I’m an animal lover. I used to have two cats and now have a 3-year-old chocolate lab. These four-legged friends are a part of my family. So, of course, I’ll do whatever I can to keep them around. I also know that they can be adventurous (especially a dog) and get themselves into trouble from time to time — which could mean some hefty vet bills in the future.
I have already had my fair share of outrageous vet bills for the cats. I paid out-of-pocket and continued on with my furry little buddies, happy for them to be OK, even if it meant a slightly lighter wallet.
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Did getting pet insurance ever cross my mind after coughing up the money? No.
Honestly, I would rather take money out of my emergency fund to pay for unexpected vet bills than pay monthly premiums for pet insurance. The amount I would pay per month makes me question who benefits from the coverage? Me and my pets, or the insurance company?
According to the site ValuePenguin, the average cost an owner pays for pet insurance is $43.14 for dogs and $26.77 for cats. Some insurance plans are over $100 a month. Getting a policy is similar to getting health insurance for a human. Your pet’s age, breed, where you live and the type of coverage you get is all factored into the insurance rates. Older and larger animals will have some of the highest rates. That seems like a lot of money to be paying towards pet insurance.
If you compare those premiums to the average prices of some vet bills, the monthly payments may not seem that high. The website Petplan reports that the average bill for a pet that swallows something they shouldn’t have is about $1,755, and joint-related bills average at $3,480. Further, according to the American Pet Products Association, the 2017 sales in vet care were $17.07 billion and estimated to reach $18.26 billion in 2018.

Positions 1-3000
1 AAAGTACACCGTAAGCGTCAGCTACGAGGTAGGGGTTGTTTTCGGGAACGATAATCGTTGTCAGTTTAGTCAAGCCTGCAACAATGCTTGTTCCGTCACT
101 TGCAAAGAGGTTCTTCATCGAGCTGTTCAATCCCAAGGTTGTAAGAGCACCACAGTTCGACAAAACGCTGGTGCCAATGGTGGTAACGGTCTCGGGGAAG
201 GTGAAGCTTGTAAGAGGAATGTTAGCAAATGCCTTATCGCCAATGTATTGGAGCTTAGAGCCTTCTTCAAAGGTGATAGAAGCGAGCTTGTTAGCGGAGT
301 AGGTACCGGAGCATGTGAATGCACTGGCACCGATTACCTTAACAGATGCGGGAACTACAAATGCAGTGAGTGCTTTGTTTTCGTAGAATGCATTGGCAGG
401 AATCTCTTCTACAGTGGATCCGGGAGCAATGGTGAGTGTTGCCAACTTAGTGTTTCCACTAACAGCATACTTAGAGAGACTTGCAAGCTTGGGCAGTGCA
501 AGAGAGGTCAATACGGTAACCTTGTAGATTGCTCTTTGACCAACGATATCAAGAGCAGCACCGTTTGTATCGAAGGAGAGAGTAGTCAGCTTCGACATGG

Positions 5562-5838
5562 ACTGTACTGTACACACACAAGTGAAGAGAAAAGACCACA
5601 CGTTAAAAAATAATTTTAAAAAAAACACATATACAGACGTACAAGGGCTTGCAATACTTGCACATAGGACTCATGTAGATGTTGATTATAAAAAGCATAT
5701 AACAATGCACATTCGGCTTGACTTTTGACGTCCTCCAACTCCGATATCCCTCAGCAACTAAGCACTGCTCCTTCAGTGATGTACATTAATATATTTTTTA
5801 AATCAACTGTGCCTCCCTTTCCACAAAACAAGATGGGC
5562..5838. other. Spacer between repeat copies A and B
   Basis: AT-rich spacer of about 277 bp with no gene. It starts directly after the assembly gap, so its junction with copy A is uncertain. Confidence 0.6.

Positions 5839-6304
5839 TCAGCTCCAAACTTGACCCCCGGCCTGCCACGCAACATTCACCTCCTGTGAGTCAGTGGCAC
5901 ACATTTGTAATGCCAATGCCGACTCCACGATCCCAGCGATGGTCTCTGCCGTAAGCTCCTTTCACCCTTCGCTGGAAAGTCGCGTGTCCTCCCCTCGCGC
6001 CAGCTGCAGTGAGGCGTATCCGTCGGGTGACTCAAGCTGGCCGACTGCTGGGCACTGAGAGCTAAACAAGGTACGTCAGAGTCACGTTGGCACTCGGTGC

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Even with those numbers, I’m still not convinced I need pet insurance. I understand that a vet bill is not cheap and requires full payment at the end of your visit. But at the end of the day, I think it is the insurance company that benefits way more than I would if I got pet insurance. I don’t think pet insurance would even exist if they didn’t gain something out of it.
Say I got pet insurance for my dog. Chocolate Labs are big dogs, so I’d expect to pay more. For easy numbers, let’s say my premiums are $50 a month. That is $600 a year. The average lifespan of this breed is about 12 to 13 years. Let’s say mine will be around for another ten years. I’m looking at paying $6,000 in total for insurance.
Now, if I take that $50 a month and put it into an investment portfolio, what would my outcome look like? Say the average rate of return is five percent as a conservative estimate, with interest compounding annually. If I invest $50 per month at that rate for ten years (the length I would have pet insurance for), I’m looking at having roughly $7,600. That is a $1,600 difference. So, putting that money into an investment seems like a no-brainer.
To me, pet insurance is a gamble. Will the monthly rates end up costing me more in the end than all the vet bills combined? That’s not a game that I want to play. That is why I have my emergency fund to tap into if my furry friend decides to do something crazy.
When I got my dog, I knew that I would eventually have to pay some vet bills. You can’t expect to have a pet and not pay for it. With that thought in mind, I’ve instead put those monthly premiums into my emergency fund or investments. By going that route, I’ll have more than enough to cover any pet-related expenses.
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